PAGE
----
BACKGROUND: The number of red blood cell units transfused per capita in China is lower than in western countries and the reason(s) for the difference is unknown.
STUDY DESIGN AND METHODS: We randomly chose 5050 transfused patients from five Chinese hospitals. We compared transfused cases to nontransfused controls matched for the same underlying diagnosis. We assessed the pretransfusion hemoglobin (Hb) trigger and other clinical characteristics associated with transfusion. After stratifying by underlying disease, we compared pretransfusion Hb level in Chinese hospitals to 12 US hospitals.
RESULTS: In 5050 patients who received transfusion, the pretransfusion Hb levels were lower in medical (6.3 g/dL) compared to surgical patients receiving transfusion postoperatively (8.1 g/dL). In patients with nonsurgical diagnoses, the pretransfusion Hb was much lower than that in the United States; the difference in mean Hb level varied by underlying diagnosis from 0.4 to 1.8 g/dL. In case-control analysis of cases (n = 1356) compared to controls (n = 1201), the pretransfusion Hb showed the strongest association with transfusion. Compared to 10 g/dL, the odds ratio (95% confidence interval) for pretransfusion Hb of 7 to 7.9 g/dL was 37.7 (24.8-57.4).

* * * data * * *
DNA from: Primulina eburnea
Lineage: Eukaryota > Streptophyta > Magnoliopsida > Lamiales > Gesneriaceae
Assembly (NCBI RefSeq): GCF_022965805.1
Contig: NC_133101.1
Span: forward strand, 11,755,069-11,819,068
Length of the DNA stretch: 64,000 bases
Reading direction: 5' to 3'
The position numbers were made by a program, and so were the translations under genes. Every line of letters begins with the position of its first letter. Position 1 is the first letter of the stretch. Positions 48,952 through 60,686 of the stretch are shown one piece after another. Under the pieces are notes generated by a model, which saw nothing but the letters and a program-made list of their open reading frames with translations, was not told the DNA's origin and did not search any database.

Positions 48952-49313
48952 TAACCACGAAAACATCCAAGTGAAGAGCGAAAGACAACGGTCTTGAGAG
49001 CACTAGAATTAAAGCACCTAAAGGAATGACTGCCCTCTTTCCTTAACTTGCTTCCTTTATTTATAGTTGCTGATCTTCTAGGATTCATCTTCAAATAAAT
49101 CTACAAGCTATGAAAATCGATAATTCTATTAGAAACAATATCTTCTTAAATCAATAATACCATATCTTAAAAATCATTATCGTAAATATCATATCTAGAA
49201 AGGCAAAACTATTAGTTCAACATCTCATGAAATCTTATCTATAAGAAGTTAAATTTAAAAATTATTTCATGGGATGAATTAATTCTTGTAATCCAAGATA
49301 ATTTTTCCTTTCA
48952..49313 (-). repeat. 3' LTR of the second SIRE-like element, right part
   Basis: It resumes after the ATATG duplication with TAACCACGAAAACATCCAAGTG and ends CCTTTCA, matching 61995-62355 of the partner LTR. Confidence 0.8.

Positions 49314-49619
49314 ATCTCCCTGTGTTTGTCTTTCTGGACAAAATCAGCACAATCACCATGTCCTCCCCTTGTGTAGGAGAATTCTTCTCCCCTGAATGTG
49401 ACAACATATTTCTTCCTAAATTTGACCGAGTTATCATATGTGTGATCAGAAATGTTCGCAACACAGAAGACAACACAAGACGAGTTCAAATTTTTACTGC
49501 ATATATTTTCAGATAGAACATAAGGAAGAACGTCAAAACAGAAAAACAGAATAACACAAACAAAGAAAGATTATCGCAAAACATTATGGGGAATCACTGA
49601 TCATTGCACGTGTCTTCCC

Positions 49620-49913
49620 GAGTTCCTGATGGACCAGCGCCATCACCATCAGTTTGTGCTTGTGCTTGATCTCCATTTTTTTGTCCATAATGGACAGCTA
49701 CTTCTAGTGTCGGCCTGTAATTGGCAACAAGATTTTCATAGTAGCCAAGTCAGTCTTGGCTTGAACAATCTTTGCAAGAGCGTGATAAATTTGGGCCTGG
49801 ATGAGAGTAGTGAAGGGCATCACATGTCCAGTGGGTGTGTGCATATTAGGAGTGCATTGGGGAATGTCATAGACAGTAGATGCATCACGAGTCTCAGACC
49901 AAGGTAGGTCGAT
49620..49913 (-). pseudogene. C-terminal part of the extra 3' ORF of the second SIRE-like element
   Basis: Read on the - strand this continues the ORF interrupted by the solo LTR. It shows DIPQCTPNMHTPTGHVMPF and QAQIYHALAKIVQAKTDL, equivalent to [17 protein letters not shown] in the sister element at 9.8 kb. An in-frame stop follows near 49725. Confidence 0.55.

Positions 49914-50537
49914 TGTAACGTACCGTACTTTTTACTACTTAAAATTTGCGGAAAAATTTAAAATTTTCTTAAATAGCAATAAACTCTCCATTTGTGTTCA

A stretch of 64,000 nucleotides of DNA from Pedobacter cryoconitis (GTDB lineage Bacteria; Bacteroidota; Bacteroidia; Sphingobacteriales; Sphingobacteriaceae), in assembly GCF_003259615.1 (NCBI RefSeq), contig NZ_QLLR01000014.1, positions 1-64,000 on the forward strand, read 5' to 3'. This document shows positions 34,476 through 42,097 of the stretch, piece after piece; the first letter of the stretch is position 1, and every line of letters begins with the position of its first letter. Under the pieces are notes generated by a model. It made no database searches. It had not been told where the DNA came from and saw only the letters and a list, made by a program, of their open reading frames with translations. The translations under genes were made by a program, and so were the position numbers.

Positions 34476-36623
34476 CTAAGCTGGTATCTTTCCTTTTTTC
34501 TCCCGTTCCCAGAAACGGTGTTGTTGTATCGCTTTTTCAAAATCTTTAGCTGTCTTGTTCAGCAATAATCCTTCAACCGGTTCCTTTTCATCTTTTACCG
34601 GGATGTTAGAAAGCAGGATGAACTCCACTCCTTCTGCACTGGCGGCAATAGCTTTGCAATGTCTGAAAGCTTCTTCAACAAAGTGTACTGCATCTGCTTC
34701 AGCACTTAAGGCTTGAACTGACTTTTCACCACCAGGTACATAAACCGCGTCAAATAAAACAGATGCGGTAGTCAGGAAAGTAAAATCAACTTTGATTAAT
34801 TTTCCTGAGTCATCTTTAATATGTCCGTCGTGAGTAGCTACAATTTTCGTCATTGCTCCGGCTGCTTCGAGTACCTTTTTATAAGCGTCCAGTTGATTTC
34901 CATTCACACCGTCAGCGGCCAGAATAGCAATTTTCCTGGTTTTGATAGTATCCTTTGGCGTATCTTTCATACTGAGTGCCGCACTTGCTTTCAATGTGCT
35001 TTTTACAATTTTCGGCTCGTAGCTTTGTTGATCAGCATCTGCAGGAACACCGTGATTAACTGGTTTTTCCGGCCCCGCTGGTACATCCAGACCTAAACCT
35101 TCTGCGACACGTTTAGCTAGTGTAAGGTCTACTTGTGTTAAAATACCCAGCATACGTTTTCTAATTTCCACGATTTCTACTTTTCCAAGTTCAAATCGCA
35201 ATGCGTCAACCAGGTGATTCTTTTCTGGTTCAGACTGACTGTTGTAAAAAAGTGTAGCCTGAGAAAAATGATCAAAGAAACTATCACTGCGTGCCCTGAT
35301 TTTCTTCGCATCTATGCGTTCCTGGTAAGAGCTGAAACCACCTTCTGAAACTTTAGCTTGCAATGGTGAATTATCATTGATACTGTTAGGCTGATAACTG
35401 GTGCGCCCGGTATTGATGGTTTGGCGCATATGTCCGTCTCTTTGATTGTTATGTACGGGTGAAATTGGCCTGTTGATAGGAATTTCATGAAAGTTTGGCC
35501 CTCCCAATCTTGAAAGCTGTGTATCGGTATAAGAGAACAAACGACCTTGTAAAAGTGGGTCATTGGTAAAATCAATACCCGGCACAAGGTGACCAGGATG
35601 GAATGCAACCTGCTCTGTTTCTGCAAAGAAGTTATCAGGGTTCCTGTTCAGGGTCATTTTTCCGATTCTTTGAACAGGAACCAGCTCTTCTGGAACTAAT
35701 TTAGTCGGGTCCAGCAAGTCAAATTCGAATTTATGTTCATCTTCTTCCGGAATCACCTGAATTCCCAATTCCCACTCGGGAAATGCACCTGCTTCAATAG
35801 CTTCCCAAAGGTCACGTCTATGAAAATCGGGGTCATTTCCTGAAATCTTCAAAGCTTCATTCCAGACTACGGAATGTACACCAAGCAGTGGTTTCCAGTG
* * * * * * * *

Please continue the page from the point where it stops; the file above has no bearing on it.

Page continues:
CONCLUSION: Transfusion triggers in five Chinese hospitals appear comparable to those in the United States for surgical patients; however, medical patients have lower pretransfusion Hb levels (approx. 6 g/dL). Of the factors assessed, the pretransfusion Hb was most strongly associated with transfusion. The clinical impact of lower transfusion thresholds used in China is unknown.